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Theatre Night: Ghosts (BBC, 1987)

In previews at present are two London productions of Henrik Ibsen’s 1881 drama Ghosts. At the Almeida Richard Eyre is directing his own adaptation, while at The Rose Theatre in Kingston Stephen Unwin is also adapting and directing. For such a gloomy and, when it was first written, controversial tale of, seemingly, the sins of the father being visited upon the son, the play has proved surprisingly popular for television. There have been six full productions, the most recent of which was directed by Elijah Moshinsky and broadcast on 14 June 1987 in the short-lived BBC series of classic drama, Theatre Night. This production is the subject of today’s post. Continue reading

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Greek plays: Medea (A-R for ITV Schools, 1963)

In 1963 Associated-Rediffusion produced an unabridged version of Euripides’ Medea, the story of a woman who takes revenge on her husband by murdering their children, which ITV Schools transmitted over three programmes as part of an eleven-part series entitled Theatres and Temples: The Greeks. The series included re-transmissions of earlier productions of severely abridged Greek tragedies but Medea seems to have had a particularly high status in the series and amongst ITV Schools productions of theatre plays more generally, being sold to New Zealand and CBS in America, and being one of eleven exemplary television programmes which Associated-Rediffusion selected as marking it out as a serious cultural rival of the BBC. Continue reading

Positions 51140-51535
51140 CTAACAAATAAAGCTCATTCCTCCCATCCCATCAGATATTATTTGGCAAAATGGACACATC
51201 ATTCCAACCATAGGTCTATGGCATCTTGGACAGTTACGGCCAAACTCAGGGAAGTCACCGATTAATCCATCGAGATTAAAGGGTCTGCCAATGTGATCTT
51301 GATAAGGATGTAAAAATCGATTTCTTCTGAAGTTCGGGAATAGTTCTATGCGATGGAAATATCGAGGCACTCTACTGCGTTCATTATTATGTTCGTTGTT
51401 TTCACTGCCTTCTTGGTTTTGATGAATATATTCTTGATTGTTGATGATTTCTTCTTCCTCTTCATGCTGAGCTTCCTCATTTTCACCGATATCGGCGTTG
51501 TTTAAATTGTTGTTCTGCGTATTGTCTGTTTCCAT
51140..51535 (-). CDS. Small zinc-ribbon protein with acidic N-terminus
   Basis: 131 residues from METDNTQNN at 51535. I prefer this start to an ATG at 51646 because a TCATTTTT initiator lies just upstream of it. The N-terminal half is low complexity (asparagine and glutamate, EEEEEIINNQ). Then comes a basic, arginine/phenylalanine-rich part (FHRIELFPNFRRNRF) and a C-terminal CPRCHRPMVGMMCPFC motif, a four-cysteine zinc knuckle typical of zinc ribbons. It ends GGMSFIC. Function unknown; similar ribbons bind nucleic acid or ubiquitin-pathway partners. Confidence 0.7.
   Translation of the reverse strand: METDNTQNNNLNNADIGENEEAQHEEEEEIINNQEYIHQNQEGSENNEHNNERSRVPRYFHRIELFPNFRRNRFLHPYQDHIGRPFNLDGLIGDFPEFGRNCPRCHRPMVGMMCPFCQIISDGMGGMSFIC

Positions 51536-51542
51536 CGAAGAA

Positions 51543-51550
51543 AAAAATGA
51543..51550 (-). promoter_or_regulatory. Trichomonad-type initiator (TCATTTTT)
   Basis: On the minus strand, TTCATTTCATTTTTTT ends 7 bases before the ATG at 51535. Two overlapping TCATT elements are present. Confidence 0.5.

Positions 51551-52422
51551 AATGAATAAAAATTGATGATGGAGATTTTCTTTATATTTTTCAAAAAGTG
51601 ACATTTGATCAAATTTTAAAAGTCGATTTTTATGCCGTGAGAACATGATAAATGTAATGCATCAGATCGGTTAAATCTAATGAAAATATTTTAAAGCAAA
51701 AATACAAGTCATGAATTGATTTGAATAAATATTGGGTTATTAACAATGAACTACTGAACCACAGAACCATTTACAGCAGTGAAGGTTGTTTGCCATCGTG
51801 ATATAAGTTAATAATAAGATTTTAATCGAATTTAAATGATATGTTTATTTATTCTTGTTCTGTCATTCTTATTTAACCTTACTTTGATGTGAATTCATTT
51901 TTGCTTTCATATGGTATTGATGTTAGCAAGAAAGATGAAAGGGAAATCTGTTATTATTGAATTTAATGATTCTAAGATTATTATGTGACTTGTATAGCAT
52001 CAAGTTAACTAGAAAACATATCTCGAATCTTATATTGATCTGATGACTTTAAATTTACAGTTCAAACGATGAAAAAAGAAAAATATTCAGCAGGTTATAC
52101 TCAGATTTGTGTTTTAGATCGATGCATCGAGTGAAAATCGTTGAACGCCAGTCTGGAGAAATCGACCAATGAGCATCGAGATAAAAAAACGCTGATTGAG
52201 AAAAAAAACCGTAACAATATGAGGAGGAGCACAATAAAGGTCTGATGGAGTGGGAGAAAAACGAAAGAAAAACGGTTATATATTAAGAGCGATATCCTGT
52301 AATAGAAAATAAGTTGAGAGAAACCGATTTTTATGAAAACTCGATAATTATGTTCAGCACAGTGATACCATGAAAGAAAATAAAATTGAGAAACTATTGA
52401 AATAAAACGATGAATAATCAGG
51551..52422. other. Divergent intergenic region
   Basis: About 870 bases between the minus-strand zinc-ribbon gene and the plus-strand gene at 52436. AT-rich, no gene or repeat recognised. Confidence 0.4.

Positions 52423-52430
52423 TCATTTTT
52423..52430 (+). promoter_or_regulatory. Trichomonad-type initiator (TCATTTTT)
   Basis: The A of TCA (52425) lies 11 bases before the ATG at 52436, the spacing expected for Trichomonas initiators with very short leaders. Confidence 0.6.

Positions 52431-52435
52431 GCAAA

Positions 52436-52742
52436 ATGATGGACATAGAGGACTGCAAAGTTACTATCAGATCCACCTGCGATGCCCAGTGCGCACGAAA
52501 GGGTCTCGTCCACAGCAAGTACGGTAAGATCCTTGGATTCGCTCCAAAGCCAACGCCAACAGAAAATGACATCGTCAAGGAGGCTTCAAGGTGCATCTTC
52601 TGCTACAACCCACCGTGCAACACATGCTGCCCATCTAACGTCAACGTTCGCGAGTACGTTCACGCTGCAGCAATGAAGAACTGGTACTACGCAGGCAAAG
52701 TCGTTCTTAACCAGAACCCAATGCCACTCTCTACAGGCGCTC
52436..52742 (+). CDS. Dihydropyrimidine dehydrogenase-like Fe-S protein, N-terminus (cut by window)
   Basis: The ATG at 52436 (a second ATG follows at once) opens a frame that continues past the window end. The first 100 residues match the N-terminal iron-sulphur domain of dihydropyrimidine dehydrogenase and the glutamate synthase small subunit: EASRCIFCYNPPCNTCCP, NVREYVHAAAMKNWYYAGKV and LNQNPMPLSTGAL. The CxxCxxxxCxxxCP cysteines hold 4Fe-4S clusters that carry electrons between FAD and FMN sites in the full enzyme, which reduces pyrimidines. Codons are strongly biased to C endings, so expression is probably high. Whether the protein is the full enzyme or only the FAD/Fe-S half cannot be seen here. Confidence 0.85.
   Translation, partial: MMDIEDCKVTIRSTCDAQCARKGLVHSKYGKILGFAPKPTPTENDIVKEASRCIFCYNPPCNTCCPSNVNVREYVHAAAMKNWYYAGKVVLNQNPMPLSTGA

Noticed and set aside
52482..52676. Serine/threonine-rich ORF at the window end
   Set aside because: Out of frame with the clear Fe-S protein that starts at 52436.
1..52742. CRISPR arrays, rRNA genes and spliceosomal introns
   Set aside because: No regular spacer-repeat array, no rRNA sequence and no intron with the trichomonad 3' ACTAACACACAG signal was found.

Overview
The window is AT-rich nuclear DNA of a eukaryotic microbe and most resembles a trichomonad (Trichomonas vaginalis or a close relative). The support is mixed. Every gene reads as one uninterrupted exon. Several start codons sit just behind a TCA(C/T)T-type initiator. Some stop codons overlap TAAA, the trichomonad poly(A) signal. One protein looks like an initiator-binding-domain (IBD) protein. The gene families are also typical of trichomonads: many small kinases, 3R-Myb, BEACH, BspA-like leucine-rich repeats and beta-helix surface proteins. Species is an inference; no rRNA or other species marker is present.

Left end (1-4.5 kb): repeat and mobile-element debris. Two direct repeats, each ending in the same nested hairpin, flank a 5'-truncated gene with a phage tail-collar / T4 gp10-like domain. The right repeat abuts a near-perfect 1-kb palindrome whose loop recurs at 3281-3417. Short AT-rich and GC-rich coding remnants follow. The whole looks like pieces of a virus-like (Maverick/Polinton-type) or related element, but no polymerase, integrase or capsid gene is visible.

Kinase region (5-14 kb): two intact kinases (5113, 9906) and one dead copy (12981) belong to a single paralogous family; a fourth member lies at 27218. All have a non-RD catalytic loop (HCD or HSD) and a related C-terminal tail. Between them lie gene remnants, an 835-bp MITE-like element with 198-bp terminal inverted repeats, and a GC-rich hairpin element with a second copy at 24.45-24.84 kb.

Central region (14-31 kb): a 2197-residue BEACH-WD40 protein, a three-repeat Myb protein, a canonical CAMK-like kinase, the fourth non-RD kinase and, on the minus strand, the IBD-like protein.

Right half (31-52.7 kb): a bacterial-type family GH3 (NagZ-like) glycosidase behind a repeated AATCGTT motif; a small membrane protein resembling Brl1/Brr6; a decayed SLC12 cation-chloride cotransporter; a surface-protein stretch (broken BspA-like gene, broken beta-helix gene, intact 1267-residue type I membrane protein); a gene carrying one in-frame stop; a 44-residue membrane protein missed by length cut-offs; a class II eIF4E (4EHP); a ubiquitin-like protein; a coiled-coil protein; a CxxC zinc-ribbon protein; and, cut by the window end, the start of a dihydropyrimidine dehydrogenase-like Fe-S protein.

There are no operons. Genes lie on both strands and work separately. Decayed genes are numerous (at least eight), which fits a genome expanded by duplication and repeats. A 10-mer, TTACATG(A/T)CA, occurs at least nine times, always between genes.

A Midsummer Night’s Dream (A-R for ITV, 1964)

On Midsummer Day 1964, Shakespeare received his largest British television audience to date when over 3.8 million homes tuned in to the independent channels to see Benny Hill play Bottom in an all-star Associated-Rediffusion production of A Midsummer Night’s Dream, ITV’s first major in-house production of Shakespeare. This lavishly prepared and well executed production, which was directed by Joan Kemp-Welch, was transmitted to honour the 400th anniversary of the birth of Shakespeare. Continue reading

Emitron camera at Alexandra Palace